Jul 05

5th of July 2017

STRADE publishes draft concepts for a data and konwledge information system

Draft concepts for a data and knowledge information system on mineral mining and trade and related environmental and socio-economic issues were published in three parts: Part I introduces the concept, Part II presents the concept for raw materials profiles; Part III shares the concept for country-specific profiles.

May 17

17th of May 2017

ElmoReL Final Report published with LCA

The ElmoReL final project report, including a life cycle analysis, is now available in German.

Feb 28

28th of February 2017

ElmoReL Final Report published

The ElmoReL final project report is now available in German.

May 12

Transport infrastructure: beyond rail and road

12th of May 2014 by Stefanie Degreif

Comparisons of greenhouse gas (GHG) balances of different means of transport are mostly limited to emissions, which are caused by the operation of the vehicles concerned – in effect, the direct emissions from the combustion of fuel (e.g. petrol, diesel, kerosene) in the vehicles and the indirect energy-related emissions caused by the generation, conversion, distribution and supply of the energy sources.

Raw materials like concrete, steel and copper that are used in the construction of transport infrastructure and the vehicles themselves have often been left out of GHG balances. A comprehensive analysis of the environmental impacts of different modes of transport, however, should not only consider the emissions of the energy sources used, but also emissions arising from vehicle manufacture and infrastructural needs.

Research projects on transport infrastructure

Alongside a comprehensive and up-to-date comparison of different modes of transport requiring transport infrastructure, researchers at Oeko-Institut are also focusing, in several current research projects, on the possible future design of transport infrastructure and the question of how to establish a transport infrastructure that is fit for the future.

The following problems are at the centre of Oeko-Institut’s research in this field: the high demand for resources needed by transport infrastructure; secondary raw materials that can be used in road construction; changing framework conditions such as the influence of demographic change, the influence of climate change and climate protection measures and the costs of different infrastructure systems. Furthermore, the researchers are also examining the demands on the energy supply infrastructure for the transport sector which have changed as a result of new drive technologies.

Comprehensive GHG balance of road, rail and air transport and shipping

How environmentally friendly is a journey by rail compared to a journey by motorway or air? What share does the use of modes of transport have compared to infrastructure such as that for roads, rail and airports? What would the results of an integrated sustainability impact assessment of different means of transport be?

One of Oeko-Institut’s current research projects compares the GHG emissions of different means of transport and aims to answer these questions. The analysis – conducted on behalf of the German Federal Environment Agency – arrives at the conclusion that the construction of infrastructure and vehicles accounts for approx. 10-30 % in the GHG balance of road, rail, air and shipping transport. As a result, the researchers found that rail and coach are still the most environmentally friendly means of passenger transport, even when the construction of roads, airports, rail etc. is included in the overall GHG balance.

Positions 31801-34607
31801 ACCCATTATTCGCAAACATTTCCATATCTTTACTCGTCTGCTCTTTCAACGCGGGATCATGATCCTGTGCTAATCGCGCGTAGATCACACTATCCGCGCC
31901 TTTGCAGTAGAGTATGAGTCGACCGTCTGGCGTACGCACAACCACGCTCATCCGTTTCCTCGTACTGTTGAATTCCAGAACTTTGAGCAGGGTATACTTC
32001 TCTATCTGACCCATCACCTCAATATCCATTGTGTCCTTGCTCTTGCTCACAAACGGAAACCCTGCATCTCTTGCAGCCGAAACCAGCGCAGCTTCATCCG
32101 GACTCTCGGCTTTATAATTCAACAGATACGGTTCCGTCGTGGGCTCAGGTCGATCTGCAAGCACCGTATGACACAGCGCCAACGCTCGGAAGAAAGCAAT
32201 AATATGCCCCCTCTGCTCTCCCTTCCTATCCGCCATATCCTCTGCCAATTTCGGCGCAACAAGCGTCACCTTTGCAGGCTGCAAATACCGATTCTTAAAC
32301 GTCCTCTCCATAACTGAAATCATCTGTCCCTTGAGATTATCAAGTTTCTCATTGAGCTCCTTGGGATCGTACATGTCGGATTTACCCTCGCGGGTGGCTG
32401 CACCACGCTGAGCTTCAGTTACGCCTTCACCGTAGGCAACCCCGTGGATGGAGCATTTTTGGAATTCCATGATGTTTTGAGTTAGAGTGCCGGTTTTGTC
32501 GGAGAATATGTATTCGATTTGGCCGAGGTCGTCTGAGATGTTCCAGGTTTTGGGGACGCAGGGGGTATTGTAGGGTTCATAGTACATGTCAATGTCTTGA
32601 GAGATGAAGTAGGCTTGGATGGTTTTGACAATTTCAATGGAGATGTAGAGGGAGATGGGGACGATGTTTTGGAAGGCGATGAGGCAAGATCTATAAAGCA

Specific focus on GHG emissions of transport

The incorporation of the transport infrastructure and vehicle manufacture in the overall GHG balance and the focus on the kilometres / tonne kilometres travelled in freight transport results in a comprehensive and differentiated overview of the specific greenhouse gas emissions. For example: Travelling long distances by car produces the highest GHG emissions at 166 grams of CO2-equivalent (CO2e) per kilometre; approx. 20 grams originate from infrastructure and the vehicles.

Rail transport has the largest share of infrastructure- and vehicle-related emissions at approx. 20 grams of CO2e, but its overall emissions (approx. 71 grams) are 57 per cent below those of passenger cars. In terms of air transport (domestic flights within Germany), 27 grams of CO2e of alone is caused by the construction and operation of vehicles and infrastructure and overall 260 grams arises per kilometre flown. The operation of airports alone makes up approx. eight per cent of the emissions.

The Oeko-Institut’s report “Greenhouse gas emissions caused by the infrastructure and vehicles of road, rail and air transport and shipping in Germany” (in German) is available here:

A Background paper “Comparison of the greenhouse gas emissions of road, rail and air transport” (in German) is available here:

Furthermore the project report on Oeko-Institut’s project “Greenhouse gas emissions caused by rail infrastructure and rolling stock in Germany” (in German) is availabe here:

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